How Not To Fight Terror/ISIS


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This isn’t the first time. Nor will it be the last. Every single time a bomb goes off, or a Muslim man indulges in mass shooting, without fail the first thing you hear is: Why are Muslims silent? The demand for condemnations comes instantaneously: 9/11 and Paris, Akshardham and 26/11. Even at the time of Malegaon, Samjhauta and Mecca Masjid, in which Muslims were killed, and as investigations showed, the suspects were not Muslims.

While I appreciate Muslims condemning these brutal and inhuman acts, let me confess that I am wary of its politics. The politics of condemnation essentially means that each time we are being asked to prove our basic decency—as though somehow we are not moved by human tragedy. It hints at guilt by association unless we prove otherwise by shouting from the rooftops that we condemn bloodshed. Besides, it ignores the heterogeneous nature of Muslim communities.

The fact remains that Muslims in India and elsewhere have been condemning these acts continuously and spontaneously: fatwas have been issued against terrorism calling it un-Isl­amic; several conferences against terrorism has been organised by Muslim groups and ulema; and signature campaigns against ISIS have been carried out, and not just by ‘moderate’ but traditional and practising Muslims. But what has been the result: zero. Neither has it been able to stop acts of terror nor has it been able to persuade the masses that Muslims are against terrorism.

The question is: what should be done? At the cost of sounding a Muslim apologist, let me say: it is time to accept and understand that ‘terrorism’ is not just a ‘Muslim-only’ problem but a problem of a larger politics which cuts across the religious and ideological spectrum. So, instead of focusing on religious aspects, we should focus on the political asp­ects. Inherent in religion is the potential for both inspiring people to indulge in violent activities as well to fight for justice and peace.

Whether Islam is a religion of peace—or not—is not the issue; and little will be gained by quoting and counter-quoting texts and verses. The attraction that violent death—to oneself and to others—holds for some young men cannot be reduced to the promise of 72 virgins in jannat. Hold this view if you will, it won’t solve the problem.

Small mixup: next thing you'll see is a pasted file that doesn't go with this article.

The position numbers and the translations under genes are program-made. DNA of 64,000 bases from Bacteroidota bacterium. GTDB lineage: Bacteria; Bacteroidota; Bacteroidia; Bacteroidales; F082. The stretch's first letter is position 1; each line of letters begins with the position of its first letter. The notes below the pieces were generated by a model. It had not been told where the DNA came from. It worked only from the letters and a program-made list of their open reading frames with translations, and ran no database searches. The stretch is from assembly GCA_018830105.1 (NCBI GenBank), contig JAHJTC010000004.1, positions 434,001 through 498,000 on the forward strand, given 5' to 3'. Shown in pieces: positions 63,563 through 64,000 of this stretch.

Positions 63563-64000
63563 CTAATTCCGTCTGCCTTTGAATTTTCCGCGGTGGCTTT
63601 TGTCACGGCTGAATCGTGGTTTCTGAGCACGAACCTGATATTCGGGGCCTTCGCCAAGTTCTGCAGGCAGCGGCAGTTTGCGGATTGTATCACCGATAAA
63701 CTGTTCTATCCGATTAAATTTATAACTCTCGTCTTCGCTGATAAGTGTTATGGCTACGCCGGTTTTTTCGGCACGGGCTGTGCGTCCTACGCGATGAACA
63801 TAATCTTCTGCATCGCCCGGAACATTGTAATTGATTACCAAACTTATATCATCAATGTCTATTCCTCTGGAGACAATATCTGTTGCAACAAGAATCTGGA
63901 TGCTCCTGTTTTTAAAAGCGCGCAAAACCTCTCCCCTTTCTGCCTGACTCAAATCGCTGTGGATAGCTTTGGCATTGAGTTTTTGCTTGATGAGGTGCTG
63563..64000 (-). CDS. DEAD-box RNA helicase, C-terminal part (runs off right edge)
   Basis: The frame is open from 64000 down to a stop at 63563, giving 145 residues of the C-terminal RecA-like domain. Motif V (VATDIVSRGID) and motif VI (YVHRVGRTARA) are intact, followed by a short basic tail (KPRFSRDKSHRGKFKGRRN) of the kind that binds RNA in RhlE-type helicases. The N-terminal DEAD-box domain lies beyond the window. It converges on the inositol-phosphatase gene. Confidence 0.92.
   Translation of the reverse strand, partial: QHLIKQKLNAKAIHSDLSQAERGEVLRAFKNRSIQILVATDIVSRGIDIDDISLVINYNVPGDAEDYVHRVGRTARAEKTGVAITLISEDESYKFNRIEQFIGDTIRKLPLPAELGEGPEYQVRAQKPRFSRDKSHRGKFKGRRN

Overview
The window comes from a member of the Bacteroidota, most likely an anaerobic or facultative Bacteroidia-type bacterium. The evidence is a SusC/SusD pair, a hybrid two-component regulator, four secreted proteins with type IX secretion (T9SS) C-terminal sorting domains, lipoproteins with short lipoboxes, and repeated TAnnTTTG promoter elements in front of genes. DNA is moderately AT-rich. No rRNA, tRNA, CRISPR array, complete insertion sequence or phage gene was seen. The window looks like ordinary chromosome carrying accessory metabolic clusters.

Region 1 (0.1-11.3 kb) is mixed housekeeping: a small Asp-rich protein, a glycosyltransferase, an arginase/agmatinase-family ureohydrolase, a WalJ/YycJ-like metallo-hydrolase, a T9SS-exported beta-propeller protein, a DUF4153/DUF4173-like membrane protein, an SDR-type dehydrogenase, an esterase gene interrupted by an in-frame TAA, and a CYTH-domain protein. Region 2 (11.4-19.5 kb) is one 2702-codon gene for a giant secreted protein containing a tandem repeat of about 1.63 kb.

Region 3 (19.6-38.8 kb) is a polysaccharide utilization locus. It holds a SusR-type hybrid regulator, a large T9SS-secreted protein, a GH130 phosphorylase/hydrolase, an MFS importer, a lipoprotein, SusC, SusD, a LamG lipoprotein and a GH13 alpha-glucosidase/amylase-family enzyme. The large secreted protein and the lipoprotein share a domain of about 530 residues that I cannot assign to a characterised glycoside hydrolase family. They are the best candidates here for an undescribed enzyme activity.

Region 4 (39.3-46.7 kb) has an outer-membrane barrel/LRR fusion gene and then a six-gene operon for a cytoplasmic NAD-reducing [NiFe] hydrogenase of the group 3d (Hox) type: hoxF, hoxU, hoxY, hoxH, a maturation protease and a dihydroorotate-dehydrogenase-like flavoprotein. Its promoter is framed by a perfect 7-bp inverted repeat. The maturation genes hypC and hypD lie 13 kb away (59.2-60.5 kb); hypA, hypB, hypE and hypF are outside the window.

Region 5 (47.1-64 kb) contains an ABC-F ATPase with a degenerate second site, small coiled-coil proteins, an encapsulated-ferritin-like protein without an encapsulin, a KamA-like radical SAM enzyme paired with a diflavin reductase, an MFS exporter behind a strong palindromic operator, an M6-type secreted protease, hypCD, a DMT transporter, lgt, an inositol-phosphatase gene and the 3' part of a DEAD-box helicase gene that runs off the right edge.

Unless we recognise and address the political aspects of terrorism, we will be beating around the bush. And the political reasons are quite complex and need to be dealt with carefully. Otherwise, in the name fighting terrorism, we might end up siding with ano­ther kind of terror. And this we have already witnessed in the framing of innocent Muslim youths in India in the name of a war on terror. We must not forget that a war, no matter how noble its intention, can’t be suppressed with another war. It can only further displace, marginalise, terrorise and ruin people’s lives. That should be avoided.

First published in Outlook Magazine.


Book Review: From The Margins To The Mainstream


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As much a land of diversity, India is also a land of ironies. Diversity, because it is home to a number of groups and communities based on religion, caste, class, ethnicity, nationality and region. And irony, because this very diversity often leads to, and is the basis of exclusion – socio-political and economic. It often reduces the marginalized groups and communities from citizens to subjects. However, what is also noteworthy is that over the years, these marginalized groups have been able to ‘mainstream’ themselves as a result of various historical as well as ongoing movements, within and outside the community.

The book under review, which is an outcome of an international workshop held in 2013 on the subject of “Institutionalising Marginal Actors” tries to study the processes of the change and its institutionalization. It seeks to explain the struggles of marginalized groups, “for inclusion, voice and influence, by challenging long standing injustices and the potent interests and processes that sustain them.” The volume has 11 chapters, apart from a long introduction by the editors, and covers the issues of Dalits, Muslims, Tribals, Women and other marginalized groups from Karnataka, West Bengal, Assam, Uttar Pradesh, Tamil Nadu, and Maharashtra, along with an all India perspective on certain subjects. In their respective chapters which are based on field work as well as other data, the authors have deployed a critical viewpoint. And this is what differentiates the book from the other volumes on this subject.

From The Margins To The Mainstream

From The Margins To The Mainstream: Institutionalising Minorities in South Asia

Edited by Hugo Gorringe, Roger Jeffery, Suryakant Waghmore

Sage , Edition: Hardbound, ISBN: 9789351506232

Pages: xxxvi+294, Price: Rs. 950/-

It focuses on the question of “what happens when formerly excluded groups are integrated into the socio-political processes.” And it tries to “chart the processes by which people gain access to institutions—whether these are informal social institutions or the more formal political ones—and unpack(s) the consequences of these processes both for the groups in question and for the institutions that they enter.” In this regard, there is a very interesting and detailed ethnographic study by Qudsiya Contractor on the much celebrated peace initiative, namely the Mohalla Committees in Contemporary Mumbai, and its role in institutionalizing peace between Hindus and Muslims. Through her study of the Shivaji Nagar area of Mumbai, the researcher informs us that, “the labour in maintaining everyday peace is mainly the burden of local Muslim representatives that may or may not effectively diffuse communal tensions.” She argues that, “these efforts offer a façade of inclusion in social context where communal politics and the mainstream disgust against Muslims continues unabated, reinforcing representations of ‘Muslim’ areas like Shivaji Nagar as culturally deviant (at times anti-National) urban ‘disorders’ that need to be comprehended and dealt with by the state.”